Well. That helped.
My research continues to flounder, and I begin to suspect that if I ever hope to understand steampunk, I’ll just have to write some myself.
Actually, that conclusion removes the difficulty. Surely I can just simply write organic fantasy to discover what it is?
I close my eyes, and begin to type:
Indu yjns S T=RVHE9n htujie3hhs tghe3jh sh89hg,,,
Okay, not the best idea. I close my eyes metaphorically, and let various scenarios form over the keys.
Sustainable farming came too late, and earth lies ravaged and desolate. Chemical pesticides have turned the planet into a luminous post-apocalyptic desert. People who ate the poisoned produce have mutated into Tyrrani, hysterical, slavering predators, who stalk the desolation preying on anything weaker that moves.
(Or they would, but they’re too afraid to venture above ground, and they’re blind and deaf anyway. They live on mushrooms, and are fairly docile when you get to know them. Like cats.)
A small band of sustainable farms struggle for survival, toiling long years to coax the ground back to fertility. Of course they have problems, like one guy liking this girl who likes this other guy who likes some other girl. And occasional raids from a giant slug named Louie.
That has a sort of potential, perhaps. But post-apocalypse seems a little obvious. What about utopia?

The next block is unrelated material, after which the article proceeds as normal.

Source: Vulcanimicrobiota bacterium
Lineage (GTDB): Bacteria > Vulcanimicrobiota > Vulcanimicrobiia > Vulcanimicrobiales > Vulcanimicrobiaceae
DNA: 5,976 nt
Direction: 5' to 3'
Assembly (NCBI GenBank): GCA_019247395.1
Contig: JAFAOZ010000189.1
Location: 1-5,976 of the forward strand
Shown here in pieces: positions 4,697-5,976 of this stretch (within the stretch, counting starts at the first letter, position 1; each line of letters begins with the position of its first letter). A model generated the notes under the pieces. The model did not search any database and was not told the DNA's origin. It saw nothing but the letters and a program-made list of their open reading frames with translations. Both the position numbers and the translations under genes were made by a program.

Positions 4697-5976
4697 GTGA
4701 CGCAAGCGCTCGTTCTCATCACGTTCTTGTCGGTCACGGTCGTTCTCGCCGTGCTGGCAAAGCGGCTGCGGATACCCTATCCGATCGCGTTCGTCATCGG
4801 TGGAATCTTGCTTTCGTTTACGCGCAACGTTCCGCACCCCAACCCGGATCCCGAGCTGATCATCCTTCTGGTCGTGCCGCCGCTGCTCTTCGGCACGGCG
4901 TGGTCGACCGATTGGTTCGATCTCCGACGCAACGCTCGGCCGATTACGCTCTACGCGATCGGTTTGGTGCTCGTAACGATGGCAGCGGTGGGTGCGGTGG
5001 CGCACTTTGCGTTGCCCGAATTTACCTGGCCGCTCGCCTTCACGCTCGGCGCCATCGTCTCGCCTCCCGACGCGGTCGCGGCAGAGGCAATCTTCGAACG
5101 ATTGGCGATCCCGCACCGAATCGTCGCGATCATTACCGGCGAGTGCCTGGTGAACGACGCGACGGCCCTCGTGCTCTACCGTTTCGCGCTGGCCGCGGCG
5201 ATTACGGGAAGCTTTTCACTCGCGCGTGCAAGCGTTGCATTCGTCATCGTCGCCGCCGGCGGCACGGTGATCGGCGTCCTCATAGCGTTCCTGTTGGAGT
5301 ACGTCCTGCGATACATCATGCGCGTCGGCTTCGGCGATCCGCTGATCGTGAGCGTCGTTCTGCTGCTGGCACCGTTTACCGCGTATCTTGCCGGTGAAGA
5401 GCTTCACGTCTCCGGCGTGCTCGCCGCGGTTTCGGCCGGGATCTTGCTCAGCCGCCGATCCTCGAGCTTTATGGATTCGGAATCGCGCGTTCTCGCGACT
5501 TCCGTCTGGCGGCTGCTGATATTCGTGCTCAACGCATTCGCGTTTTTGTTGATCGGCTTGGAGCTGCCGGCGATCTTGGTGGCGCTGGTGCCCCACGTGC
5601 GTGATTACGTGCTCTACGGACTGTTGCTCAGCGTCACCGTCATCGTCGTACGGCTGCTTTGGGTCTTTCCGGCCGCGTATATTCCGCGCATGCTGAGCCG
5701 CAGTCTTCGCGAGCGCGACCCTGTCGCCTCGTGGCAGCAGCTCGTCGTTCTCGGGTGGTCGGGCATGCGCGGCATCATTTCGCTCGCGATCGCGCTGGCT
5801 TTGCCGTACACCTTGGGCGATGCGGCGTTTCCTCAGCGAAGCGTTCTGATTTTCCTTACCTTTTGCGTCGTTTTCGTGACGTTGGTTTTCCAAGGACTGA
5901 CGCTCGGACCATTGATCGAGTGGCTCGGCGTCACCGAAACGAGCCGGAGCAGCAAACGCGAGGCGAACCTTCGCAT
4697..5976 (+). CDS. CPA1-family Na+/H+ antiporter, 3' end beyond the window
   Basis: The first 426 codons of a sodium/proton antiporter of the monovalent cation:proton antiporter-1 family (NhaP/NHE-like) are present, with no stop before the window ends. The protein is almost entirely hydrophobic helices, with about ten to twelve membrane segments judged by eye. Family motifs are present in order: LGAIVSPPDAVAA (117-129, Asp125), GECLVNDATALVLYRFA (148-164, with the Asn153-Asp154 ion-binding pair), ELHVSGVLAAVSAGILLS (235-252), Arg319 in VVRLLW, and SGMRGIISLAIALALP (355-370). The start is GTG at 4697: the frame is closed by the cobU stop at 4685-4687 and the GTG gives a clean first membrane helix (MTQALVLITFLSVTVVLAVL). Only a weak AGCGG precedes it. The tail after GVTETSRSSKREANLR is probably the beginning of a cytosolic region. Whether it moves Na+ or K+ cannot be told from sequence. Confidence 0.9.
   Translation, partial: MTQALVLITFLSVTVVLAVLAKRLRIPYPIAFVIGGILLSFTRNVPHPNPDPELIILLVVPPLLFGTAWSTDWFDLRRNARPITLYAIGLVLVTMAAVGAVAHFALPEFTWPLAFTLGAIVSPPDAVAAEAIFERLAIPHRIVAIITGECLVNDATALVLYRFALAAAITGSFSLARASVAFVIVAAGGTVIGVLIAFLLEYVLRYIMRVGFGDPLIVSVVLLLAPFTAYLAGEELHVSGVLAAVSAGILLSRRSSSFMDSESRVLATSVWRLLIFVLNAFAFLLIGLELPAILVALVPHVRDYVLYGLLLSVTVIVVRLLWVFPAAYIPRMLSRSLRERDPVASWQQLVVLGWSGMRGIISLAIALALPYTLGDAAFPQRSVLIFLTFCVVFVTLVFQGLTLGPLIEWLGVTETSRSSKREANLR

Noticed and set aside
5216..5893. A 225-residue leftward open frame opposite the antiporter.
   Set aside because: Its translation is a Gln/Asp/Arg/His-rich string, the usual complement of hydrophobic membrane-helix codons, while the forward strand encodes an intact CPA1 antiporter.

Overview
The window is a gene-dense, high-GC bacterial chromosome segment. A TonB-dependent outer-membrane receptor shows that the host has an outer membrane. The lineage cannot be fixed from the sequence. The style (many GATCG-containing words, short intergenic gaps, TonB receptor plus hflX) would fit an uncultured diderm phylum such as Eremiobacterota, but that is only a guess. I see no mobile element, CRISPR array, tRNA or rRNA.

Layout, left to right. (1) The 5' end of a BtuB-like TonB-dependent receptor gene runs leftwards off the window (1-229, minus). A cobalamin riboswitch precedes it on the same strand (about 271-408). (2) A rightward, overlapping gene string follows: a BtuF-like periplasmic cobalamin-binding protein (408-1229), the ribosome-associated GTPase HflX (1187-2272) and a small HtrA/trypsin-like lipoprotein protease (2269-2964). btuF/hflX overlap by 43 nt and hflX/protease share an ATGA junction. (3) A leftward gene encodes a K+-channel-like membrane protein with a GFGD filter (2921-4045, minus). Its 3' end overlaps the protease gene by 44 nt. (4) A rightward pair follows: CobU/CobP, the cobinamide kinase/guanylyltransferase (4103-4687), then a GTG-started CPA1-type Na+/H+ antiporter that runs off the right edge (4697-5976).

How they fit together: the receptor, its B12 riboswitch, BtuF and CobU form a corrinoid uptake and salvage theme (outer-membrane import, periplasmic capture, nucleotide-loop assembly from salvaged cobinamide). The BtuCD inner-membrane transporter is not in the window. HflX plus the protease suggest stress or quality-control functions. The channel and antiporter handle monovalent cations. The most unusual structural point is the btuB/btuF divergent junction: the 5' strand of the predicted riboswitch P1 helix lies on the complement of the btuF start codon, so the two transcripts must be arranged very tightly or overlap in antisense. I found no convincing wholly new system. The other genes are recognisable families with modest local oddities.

A thousand years of sustainable farming and organic co-ops have turned the Earth into a natural paradise. It’s a world where no one needs supplements. A green, fertile world, powered on wind and rain, where people, plants and predators live in harmony. Seventy percent of the world’s population has returned to the simplicity hunting-gathering. Even the world’s great cities have clean air and rich soil, havens for all kinds of living organisms.
Several lengthy, lyrical descriptive passages present this idyllic, sustainable world in all its beauty.
But there’s a growing discontent among some people. A dangerous fad emerges, creeping through academia and popular media. Return to the wisdom of the Ancients, they say. Use this combination of synthetic nitrogen and potassium to force-grow your tomatoes! Inject this hormone into your cows (or soybeans, your choice) to get more milk! Get power from atomic combustion!